Licorice Can Be Used For Much More Than Treating A Sweet Toothlibelluleisbeautiful
You Either LOVE it or ABSLOUTELY HATE it!
Black licorice is not exactly an acquired taste. Quite simply, you love it or you hate it. Either way, you will hardly get any therapeutic benefits from licorice candy, which contains little to no actual licorice. The roots of real licorice (otherwise known as liquorice, sweet root, and glycyrrhiza glabra) contain coumarins, flavonoids, volatile oils, plant sterols, and glycyrrhizin. Packed with hundreds of potentially healing substances, licorice root has been used worldwide to treat a variety of ailments including asthma, baldness, body odor, bursitis, chronic fatigue, dandruff, depression, gout, yeast infections, tooth problems, and of course, skin conditions.
Traditionally Used As Medicine!
In traditional Chinese medicine, licorice is one of the most common drugs, drawn on for everything from the common cold to liver disease. The herb is highly esteemed for its soothing effects on inflamed membranes and its expectorant properties in removing phlegm and mucus from the respiratory tract. In both East and West, it is popular for relief from respiratory ailments (i.e. allergies, bronchitis, sore throats), as well as acid reflux, heartburn, and digestive tract inflammation. A recent survey of Western medical herbalists placed licorice as the 10th most important herb used in clinical practice.
The anti-inflammatory powers of licorice extract are undisputed. A study appearing in the July 24, 2008 edition of the journal Shock found that mice treated with glycyrrhizin extract from licorice experienced markedly reduced inflammation, swelling, and tissue damage after induced spinal cord injury. As if lab mice hadn’t suffered enough, another study administered licochalcone A, extracted from licorice root, to mice that had been induced with ear and paw edema. Proving to be very effective against acute inflammation, the licorice root significantly reduced paw edema compared to controls four hours after injury.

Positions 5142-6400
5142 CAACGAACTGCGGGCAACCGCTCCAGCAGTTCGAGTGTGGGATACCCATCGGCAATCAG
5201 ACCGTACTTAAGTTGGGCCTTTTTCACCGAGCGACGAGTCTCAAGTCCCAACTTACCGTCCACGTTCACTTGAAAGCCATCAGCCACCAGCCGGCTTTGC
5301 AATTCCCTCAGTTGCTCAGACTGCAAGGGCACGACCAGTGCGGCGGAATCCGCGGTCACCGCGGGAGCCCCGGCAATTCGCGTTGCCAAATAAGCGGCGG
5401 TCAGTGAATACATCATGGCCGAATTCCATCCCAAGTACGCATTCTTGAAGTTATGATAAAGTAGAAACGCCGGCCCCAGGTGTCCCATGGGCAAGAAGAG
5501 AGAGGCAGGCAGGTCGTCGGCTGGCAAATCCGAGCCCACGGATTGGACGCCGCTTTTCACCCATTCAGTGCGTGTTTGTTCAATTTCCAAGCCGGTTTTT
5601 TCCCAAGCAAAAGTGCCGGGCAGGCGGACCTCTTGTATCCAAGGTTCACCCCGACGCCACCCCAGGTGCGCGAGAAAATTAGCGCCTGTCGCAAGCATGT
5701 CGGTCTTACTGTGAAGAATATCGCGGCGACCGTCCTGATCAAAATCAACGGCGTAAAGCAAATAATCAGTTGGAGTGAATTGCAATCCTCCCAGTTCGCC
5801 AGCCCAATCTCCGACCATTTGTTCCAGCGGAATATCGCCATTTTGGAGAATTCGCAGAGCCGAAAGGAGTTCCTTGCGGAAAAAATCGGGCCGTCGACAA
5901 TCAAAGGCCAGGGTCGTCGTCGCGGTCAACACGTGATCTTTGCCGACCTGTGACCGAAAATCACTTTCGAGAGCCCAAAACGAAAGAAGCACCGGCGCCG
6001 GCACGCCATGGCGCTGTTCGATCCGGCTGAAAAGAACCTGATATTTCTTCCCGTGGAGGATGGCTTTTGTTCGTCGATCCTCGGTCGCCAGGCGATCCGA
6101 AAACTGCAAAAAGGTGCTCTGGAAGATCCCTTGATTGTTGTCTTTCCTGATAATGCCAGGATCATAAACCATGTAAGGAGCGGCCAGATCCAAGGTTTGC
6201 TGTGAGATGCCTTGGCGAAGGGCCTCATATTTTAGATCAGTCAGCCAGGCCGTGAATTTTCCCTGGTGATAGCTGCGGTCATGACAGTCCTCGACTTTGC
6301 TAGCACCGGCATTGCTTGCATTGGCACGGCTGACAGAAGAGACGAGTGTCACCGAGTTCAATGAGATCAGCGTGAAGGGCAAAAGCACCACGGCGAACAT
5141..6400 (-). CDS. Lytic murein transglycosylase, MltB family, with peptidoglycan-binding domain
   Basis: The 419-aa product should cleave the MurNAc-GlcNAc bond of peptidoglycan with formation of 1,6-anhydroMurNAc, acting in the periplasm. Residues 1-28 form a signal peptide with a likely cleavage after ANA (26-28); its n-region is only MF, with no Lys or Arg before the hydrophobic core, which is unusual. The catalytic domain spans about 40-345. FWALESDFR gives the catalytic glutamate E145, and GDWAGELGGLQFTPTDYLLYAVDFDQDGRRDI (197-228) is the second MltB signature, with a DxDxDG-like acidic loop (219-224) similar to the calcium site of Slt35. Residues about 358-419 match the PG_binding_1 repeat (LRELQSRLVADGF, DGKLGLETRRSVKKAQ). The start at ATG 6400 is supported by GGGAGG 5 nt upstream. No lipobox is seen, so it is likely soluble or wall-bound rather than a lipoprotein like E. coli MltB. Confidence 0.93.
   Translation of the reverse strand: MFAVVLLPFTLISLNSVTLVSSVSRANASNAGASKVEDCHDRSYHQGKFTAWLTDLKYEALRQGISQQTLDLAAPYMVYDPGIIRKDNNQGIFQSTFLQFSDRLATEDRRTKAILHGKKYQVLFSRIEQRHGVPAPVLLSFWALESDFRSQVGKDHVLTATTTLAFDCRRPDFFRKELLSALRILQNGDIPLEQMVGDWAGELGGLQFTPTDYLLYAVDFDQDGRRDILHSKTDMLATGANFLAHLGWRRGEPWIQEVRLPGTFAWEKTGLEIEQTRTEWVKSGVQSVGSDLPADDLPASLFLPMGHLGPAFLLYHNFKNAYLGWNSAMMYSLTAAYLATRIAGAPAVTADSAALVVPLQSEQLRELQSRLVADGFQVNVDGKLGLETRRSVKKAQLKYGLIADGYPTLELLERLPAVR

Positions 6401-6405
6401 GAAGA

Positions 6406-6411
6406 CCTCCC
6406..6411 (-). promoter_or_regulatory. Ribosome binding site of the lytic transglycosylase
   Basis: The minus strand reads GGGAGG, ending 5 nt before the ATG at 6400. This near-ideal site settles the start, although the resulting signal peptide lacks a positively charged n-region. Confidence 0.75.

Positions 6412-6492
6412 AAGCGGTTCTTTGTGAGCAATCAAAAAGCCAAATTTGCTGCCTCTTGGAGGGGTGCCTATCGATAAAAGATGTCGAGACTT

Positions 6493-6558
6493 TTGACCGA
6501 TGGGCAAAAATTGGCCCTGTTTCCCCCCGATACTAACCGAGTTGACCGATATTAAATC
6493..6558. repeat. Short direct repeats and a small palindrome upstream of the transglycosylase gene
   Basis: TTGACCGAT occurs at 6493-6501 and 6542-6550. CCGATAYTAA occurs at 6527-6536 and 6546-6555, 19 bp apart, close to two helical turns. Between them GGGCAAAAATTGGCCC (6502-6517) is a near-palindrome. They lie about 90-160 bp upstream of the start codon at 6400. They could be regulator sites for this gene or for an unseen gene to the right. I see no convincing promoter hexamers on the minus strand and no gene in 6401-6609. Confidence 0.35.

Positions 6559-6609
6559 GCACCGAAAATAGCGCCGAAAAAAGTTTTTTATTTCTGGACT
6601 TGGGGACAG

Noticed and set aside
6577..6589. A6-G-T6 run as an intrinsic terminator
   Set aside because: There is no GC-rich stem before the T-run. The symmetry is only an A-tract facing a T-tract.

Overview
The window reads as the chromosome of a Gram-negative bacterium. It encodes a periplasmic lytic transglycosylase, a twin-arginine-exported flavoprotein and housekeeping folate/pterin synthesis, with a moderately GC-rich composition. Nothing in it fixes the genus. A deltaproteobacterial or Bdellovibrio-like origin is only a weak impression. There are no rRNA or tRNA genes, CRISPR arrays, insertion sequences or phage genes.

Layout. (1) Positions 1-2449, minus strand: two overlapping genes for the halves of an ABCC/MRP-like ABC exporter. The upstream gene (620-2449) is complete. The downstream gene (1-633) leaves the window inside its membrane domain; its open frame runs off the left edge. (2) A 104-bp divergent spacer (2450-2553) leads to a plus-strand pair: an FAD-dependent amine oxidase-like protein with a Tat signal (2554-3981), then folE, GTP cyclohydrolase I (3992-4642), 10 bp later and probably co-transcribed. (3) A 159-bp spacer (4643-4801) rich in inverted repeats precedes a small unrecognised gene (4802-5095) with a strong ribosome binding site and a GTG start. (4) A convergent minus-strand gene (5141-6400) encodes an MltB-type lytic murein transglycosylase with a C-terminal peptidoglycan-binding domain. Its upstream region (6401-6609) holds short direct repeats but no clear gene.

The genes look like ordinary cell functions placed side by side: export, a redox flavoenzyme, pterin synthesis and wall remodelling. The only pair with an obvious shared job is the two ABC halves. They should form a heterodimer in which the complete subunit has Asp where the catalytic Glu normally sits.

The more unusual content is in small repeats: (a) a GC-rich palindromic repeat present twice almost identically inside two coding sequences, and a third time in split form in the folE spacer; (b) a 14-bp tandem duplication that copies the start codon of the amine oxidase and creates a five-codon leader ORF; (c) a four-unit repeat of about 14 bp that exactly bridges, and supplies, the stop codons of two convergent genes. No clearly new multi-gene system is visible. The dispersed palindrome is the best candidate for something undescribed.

Science of Skin and the Benefits of Licorice Root
The increased emphasis on natural therapies for skin conditions has led to clinical studies involving licorice and inflammatory skin dermatoses. In its June 2008 edition, the Journal of Drugs in Dermatology reported that licorice is an effective treatment for rosacea, atopic dermatitis, psoriasis, and drug-induced skin eruptions. When licorice extract is added to cosmetic formulas in active quantities, it can control redness, flushing, and other types of inflammation. A natural skin lightening alternative to chemical hydroquinone, licorice extract contains an active called glabridin, which inhibits tyrosinase, the enzyme that causes pigmentation in response to sun exposure. It can also help diminish the dark pigmentation resulting from scars.
Hair Benefits of Licorice Root
As far as hair goes, licorice is helpful for controlling scalp sebum and keeping dandruff under control. Ayurvedic medicine believes that licorice induces hair growth and that a paste composed of licorice and milk can be applied on bald patches to restore hair.
Why Does Libellule Use Licorice Root?
Organic licorice extract can be found as one of the ingredients used in the making of Libellule’s “Organic Comfort Cream Eczema Relief Lotion” and “OHM Cleansing Powder Facial Exfoliating Wash.” As I have mentioned how so many clinical tests point to this ingredient as an effective treatment for atopic dermatitis because of its ability to reduce redness and irritation. Another reason we use it in our “Organic Comfort Cream” and “OHM Cleansing Powder Facial Exfoliating Wash” is one of the active components of licorice root is glycyrrhetinic acid, which seems to have mythical powers over a traumatized epidermis. Not only has it been credited with anti-inflammatory abilities, but it also demonstrates anti-allergic, anti-viral, antibacterial, and hepatoprotective benefits.